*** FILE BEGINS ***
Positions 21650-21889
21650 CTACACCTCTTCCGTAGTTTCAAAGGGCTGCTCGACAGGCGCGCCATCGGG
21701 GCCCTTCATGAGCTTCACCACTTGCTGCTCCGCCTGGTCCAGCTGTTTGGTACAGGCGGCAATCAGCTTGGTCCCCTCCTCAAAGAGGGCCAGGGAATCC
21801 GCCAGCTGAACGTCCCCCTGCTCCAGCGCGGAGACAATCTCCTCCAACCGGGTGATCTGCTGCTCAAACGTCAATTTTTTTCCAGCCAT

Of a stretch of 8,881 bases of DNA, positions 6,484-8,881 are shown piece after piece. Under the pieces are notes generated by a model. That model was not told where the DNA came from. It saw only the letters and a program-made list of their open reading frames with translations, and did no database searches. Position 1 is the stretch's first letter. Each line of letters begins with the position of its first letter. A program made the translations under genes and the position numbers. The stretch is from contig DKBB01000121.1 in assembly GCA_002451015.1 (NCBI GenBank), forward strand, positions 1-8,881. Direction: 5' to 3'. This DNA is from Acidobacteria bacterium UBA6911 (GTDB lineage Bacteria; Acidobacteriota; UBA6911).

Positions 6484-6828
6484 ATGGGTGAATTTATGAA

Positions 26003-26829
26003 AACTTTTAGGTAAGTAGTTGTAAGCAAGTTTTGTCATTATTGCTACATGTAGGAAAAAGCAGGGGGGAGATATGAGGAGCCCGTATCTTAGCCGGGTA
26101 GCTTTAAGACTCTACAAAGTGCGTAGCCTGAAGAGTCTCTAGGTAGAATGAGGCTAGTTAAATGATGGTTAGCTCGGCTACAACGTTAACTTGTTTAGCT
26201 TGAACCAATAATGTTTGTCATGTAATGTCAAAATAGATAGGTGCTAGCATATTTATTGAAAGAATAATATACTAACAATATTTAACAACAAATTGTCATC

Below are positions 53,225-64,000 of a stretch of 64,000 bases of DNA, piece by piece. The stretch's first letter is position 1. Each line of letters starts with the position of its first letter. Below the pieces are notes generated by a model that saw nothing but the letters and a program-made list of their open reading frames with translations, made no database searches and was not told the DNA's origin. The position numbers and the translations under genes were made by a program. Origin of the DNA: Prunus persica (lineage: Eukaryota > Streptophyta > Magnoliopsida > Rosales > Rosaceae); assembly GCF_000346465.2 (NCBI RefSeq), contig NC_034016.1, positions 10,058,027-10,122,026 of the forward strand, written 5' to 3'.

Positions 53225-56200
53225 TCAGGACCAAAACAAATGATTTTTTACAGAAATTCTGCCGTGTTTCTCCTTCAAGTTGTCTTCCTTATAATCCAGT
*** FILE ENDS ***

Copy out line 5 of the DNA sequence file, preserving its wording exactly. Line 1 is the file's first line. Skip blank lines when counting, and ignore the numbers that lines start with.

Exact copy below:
Of a stretch of 8,881 bases of DNA, positions 6,484-8,881 are shown piece after piece. Under the pieces are notes generated by a model. That model was not told where the DNA came from. It saw only the letters and a program-made list of their open reading frames with translations, and did no database searches. Position 1 is the stretch's first letter. Each line of letters begins with the position of its first letter. A program made the translations under genes and the position numbers. The stretch is from contig DKBB01000121.1 in assembly GCA_002451015.1 (NCBI GenBank), forward strand, positions 1-8,881. Direction: 5' to 3'. This DNA is from Acidobacteria bacterium UBA6911 (GTDB lineage Bacteria; Acidobacteriota; UBA6911).